Prevention and Education

An ounce of prevention is worth a pound of cure.

Benjamin Franklin

No burn at all is the best outcome, however we know that, unfortunately, accidents can and will happen.

Prevention is the best approach, and we are committed to raising awareness of burn risks.

The Foundation believes that education is at the heart of burn prevention, and education needs to be targeted to different demographics that represent different risks.

Through our unique work within population health research and our Burns Injury Management System (BIMS) and burn registries, we identify ‘at risk’ groups within the population and we work closely with specialist burns education organisations. We collaborate with the other Australian States & Territories and New Zealand, to share prevention activities, resources and knowledge.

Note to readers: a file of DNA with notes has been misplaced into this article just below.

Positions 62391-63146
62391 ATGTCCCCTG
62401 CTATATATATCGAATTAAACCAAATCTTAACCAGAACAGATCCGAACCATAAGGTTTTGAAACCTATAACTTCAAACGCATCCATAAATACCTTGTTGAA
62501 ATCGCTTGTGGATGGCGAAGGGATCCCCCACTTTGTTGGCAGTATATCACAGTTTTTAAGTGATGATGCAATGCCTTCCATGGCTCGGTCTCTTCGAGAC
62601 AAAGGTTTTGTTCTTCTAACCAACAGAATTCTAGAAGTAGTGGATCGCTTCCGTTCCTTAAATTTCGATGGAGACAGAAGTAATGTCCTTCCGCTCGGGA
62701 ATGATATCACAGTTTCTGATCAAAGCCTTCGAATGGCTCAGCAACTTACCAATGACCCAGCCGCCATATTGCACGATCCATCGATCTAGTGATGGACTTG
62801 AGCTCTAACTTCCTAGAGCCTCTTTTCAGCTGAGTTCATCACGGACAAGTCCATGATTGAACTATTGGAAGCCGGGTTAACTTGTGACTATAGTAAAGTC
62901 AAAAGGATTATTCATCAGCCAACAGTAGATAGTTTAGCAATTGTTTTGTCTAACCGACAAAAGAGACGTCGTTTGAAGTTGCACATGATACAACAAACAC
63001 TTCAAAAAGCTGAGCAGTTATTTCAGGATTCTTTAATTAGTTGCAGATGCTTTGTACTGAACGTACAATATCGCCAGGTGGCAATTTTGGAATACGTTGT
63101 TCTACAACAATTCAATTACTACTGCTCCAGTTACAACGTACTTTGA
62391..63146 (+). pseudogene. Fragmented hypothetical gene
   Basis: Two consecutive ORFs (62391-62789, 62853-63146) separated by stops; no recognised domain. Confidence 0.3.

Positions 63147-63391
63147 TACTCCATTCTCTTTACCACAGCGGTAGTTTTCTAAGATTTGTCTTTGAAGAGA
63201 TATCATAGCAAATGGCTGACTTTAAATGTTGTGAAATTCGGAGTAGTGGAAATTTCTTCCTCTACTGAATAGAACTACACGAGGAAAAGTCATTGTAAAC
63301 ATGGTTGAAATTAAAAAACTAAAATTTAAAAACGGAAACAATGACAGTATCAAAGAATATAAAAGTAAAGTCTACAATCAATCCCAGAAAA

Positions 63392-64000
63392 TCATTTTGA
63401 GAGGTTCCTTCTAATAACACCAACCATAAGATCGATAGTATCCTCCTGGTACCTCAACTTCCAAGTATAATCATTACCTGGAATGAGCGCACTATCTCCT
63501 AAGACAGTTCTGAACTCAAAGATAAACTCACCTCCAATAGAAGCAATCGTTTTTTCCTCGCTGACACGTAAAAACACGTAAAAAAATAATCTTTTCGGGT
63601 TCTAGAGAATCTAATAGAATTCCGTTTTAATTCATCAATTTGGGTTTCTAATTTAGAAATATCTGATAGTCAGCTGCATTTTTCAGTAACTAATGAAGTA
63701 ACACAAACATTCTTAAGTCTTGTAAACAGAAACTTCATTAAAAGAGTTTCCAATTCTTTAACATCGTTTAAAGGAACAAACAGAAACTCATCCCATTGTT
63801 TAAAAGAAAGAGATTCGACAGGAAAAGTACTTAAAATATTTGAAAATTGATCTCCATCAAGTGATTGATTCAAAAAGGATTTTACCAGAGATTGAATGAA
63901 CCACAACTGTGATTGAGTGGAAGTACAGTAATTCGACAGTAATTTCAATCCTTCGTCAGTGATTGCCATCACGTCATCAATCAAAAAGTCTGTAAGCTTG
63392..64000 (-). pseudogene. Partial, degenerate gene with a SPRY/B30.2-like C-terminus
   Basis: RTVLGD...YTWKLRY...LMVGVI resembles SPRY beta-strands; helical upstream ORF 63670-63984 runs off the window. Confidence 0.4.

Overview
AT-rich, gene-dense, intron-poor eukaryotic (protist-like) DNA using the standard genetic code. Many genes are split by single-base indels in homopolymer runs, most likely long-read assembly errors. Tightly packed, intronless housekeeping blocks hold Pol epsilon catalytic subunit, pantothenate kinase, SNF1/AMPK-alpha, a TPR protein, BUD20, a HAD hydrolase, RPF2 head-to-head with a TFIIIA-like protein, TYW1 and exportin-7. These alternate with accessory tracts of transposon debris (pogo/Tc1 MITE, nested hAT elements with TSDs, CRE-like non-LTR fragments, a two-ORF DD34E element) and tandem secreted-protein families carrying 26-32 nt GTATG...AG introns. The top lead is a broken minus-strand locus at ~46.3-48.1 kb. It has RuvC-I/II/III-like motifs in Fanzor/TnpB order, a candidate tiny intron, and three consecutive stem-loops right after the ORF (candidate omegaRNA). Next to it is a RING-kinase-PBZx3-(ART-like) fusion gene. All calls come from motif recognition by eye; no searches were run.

Examples of groups identified as high risk for burn injury are:

  • young children between one and two years of age -  hot drink scalds - at least a third of these children require skin grafts
  • older adults- scald injury due to poor mobility and related health issues
  • child campers - hot ash burns to feet from running through hot sand/embers of partially extinguished campfires
  • young males -  at a higher risk of injury from campfires and bonfires to which they add an accelerant, such as petrol.

In addition to education programs, changes in laws and standards have proven to be effective in burn prevention.

For example, the introduction of fire retardant clothing standards has had the single largest impact to reduce burn injury rates, while legislation around the use and sale of temperature regulators on hot water systems, fireworks, candles, sky lanterns and electrical appliances has also proved important.

 The Burns Service of WA, regularly visits regional and remote areas of WA to educate the community about burns first aid and emergency management.

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